United States v. Pico
Annotate this Case
72 U.S. 536 (1866)
U.S. Supreme Court
United States v. Pico, 72 U.S. 536 (1866)
United States v. Pico
72 U.S. 536
l. When, in Mexican grants, boundaries are given and a limitation upon the quantity embraced within the boundaries is intended, words expressing such intention are generally used. In their absence, the extent of the grant is only subject to the limitation upon the power of the governor imposed by the colonization law of 1824.
2. Where a doubt arises upon the meaning of the grant as to the quantity ceded, reference may be had to the juridical possession delivered to the grantee. This proceeding involved an ascertainment and settlement of the boundaries of the land granted, by the appropriate officers of the government,
specially designated for that purpose, and had all the force and efficacy of a judicial determination. It bound the former government, and is equally binding upon the officers of our government.
3. A pueblo or town of Mexico, once formed and officially recognized, became entitled, under the laws of that country, to the use of certain lands, for its benefit and the benefit of its inhabitants, and the lands were upon petition set apart and assigned to it by the government. No other evidence of title than such assignment was required, nor was any other given. The disposition of the lands assigned was subject at all times to the control of the government of the country.
This was a proceeding for the confirmation of a claim to lands in California acquired under the Mexican government. The claim was for two tracts, one of which was designated as the Rancho of San Margarita and San Onofre, and the other as the Rancho of Las Flores.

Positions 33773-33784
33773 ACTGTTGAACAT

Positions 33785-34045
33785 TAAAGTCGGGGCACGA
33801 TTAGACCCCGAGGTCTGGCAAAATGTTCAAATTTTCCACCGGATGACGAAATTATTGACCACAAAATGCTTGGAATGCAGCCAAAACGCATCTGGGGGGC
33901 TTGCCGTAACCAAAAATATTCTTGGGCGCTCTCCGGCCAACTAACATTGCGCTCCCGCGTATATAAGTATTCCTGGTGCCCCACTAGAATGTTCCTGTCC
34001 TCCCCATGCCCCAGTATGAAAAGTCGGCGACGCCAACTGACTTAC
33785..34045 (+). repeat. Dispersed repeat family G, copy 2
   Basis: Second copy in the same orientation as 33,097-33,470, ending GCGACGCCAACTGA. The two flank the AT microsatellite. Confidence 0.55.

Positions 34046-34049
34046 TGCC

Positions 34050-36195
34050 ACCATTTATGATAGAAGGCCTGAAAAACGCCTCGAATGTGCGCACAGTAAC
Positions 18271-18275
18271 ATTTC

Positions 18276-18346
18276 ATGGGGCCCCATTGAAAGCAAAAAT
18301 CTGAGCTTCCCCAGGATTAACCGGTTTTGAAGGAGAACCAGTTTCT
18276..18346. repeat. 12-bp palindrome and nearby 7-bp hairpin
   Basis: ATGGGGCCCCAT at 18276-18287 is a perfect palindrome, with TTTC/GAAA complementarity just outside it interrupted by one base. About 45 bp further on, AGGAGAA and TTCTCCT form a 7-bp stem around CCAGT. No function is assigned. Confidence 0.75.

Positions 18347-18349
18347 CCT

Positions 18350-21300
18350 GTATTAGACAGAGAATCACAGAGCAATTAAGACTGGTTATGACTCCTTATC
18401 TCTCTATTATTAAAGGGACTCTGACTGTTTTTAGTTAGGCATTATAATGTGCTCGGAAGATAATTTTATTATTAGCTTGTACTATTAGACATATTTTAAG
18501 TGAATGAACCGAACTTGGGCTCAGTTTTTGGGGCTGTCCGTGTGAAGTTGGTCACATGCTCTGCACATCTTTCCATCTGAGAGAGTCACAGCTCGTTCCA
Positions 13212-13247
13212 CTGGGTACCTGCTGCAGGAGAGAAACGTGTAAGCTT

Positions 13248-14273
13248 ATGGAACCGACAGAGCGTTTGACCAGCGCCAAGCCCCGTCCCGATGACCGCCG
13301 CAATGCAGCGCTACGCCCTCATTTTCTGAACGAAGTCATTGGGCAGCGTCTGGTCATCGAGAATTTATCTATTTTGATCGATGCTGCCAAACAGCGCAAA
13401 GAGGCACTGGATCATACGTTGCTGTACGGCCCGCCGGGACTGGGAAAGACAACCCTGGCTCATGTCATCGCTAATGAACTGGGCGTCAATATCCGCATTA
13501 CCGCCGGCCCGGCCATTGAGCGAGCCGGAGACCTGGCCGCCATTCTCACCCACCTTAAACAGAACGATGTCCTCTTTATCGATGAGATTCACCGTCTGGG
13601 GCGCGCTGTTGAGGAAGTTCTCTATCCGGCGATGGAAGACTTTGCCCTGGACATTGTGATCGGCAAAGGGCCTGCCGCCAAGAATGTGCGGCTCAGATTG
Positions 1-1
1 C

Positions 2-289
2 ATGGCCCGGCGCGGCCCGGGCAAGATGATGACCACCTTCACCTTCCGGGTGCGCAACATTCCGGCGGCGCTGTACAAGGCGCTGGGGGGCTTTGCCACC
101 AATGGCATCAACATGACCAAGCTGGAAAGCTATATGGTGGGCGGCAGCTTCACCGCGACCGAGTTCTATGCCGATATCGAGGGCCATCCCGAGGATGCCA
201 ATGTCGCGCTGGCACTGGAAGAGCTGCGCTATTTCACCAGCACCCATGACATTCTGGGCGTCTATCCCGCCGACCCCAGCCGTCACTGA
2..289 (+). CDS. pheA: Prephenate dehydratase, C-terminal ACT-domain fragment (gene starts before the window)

The Rancho of San Margarita and San Onofre was acquired under a grant made in May, 1841. It describes the land as
"bordering to the north on the point called El Ballicito and La Tenega, to the west on the point of San Mateo, to the south on the boundaries of the Pueblo de las Flores and El Moro, and to the east on the land of the Cajon, according to what is shown is the sketch annexed to the expediente,"
and the testimony in the case showed that these boundaries were well known in the country and easily traced. In 1842, juridical possession was given to the grantees when the land was measured and its boundaries established, and ever since it has been occupied, cultivated, and improved by the grantees or parties claiming under them. In 1845, the concession was approved by the departmental assembly. The resolution of approval, after reciting the concession, and that it was made in conformity with the requirements of the laws, is as follows:
"It approves of the concession made by the superior government of the department in favor of the native-born Mexican citizens, Pio Pico and Anders Pico, of the locations known by the names of San Onofre and Santa Margarita, in extent twelve square leagues (sitios ganada mayor), in entire conformity with the law of the 18th of August, 1824, and article fifth of the regulations of 21st of November, 1828. "
The tract known as the Rancho of Las Flores was acquired by purchase from an Indian pueblo or town of that name. The record showed the existence of the pueblo and the assignment to it of the land in question by the officers of the Mexican government, and that subsequently the was transferred to the Picos, under the supervision and with the sanction of the local authorities.
The district court confirmed the claim to both ranches, stating in the decree that the tract confirmed contained twenty square leagues, and giving its boundaries specifically. From this decree the United States appealed.
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